I love new distilleries, and today I'm happy!


I'm going to tell you about the one lost in the Inner Hebrides on the small and discreet island of Raasay.


Here is the adventure (still unfortunately virtual) that allowed me to taste the distillate of the island's distillery: ISLE OF RAASAY SINGLE MALT BATCH 1.





On the Isle of Skye, just after a previous tasting in the new distillery of Torabhaig (see here the tasting), I heard about another young distillery in the area, further north.


So here I am, on board BRAD PEAT, heading towards the centre-east of the island to take the ferry to Sconser. On the spot, you have to be blind not to see the mountains of the island where I have to go: RAASAY.



A quick boat ride across a small inlet and I'm there.


On the way, the ferry passes a man swimming across the strait. On board, a young brunette woman calls out "go James, go"! Approaching her, I ask her about this strange character splashing around in these certainly not tropical waters! She explains me that he took the challenge to cross the strait to go and have a drink at the RAASAY distillery ! This distillate must be worth it, I do well to go there.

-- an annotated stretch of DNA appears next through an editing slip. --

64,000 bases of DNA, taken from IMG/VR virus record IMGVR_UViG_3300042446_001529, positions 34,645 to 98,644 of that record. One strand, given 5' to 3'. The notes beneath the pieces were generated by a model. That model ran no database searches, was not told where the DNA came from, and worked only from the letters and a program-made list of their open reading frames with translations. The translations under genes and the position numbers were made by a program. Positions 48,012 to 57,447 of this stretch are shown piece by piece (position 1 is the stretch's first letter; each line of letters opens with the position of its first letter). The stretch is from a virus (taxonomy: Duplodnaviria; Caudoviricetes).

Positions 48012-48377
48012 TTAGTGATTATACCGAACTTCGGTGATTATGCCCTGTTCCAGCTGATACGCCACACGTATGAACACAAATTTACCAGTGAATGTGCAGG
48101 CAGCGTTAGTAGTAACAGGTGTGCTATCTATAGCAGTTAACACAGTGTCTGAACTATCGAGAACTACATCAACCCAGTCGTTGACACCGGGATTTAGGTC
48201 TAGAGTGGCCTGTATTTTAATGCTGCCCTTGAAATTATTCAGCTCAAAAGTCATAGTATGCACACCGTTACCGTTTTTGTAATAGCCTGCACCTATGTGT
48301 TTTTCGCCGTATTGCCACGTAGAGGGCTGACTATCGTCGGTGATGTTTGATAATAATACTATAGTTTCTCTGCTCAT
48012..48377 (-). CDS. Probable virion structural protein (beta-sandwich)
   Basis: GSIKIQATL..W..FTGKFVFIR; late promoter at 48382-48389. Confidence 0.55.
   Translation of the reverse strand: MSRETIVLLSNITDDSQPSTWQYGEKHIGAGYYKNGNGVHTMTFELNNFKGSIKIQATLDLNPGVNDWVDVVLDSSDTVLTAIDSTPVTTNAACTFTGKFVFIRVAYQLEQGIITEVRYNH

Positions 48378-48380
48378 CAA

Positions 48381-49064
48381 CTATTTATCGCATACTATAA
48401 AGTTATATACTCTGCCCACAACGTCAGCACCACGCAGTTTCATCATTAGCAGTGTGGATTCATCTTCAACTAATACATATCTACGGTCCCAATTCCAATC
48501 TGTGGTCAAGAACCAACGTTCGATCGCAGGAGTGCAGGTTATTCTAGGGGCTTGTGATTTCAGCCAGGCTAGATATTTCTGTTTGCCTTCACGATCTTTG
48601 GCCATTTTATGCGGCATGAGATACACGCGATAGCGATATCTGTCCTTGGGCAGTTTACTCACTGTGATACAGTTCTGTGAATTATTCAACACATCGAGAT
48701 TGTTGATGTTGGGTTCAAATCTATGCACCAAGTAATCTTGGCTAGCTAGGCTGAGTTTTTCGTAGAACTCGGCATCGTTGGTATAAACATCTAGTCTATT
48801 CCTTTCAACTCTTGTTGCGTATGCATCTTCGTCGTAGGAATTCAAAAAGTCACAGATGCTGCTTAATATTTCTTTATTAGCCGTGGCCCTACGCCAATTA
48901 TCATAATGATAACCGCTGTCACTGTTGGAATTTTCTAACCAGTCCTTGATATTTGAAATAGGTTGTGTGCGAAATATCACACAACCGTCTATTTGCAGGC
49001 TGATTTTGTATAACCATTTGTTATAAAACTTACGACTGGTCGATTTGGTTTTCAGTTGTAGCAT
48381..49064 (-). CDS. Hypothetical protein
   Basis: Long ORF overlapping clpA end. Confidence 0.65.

So I tell her that this is precisely my destination, and she tells me: "my name is Eilean Green, and I'm the marketing manager of the distillery". A happy coincidence. She said she would accompany me! Let's hope that my faithful BRAD PEAT is up to the task as it is not used to transporting young women !


                                                          Crédit : Ile Of Raasay distillery


We disembarked on the small volcanic island of barely 200 souls, wedged between the mainland and the Isle of Skye, after barely 25 minutes by boat.


BRAD PEAT did a good job and we quickly got there. The distillery is only 5 minutes south of the landing stage.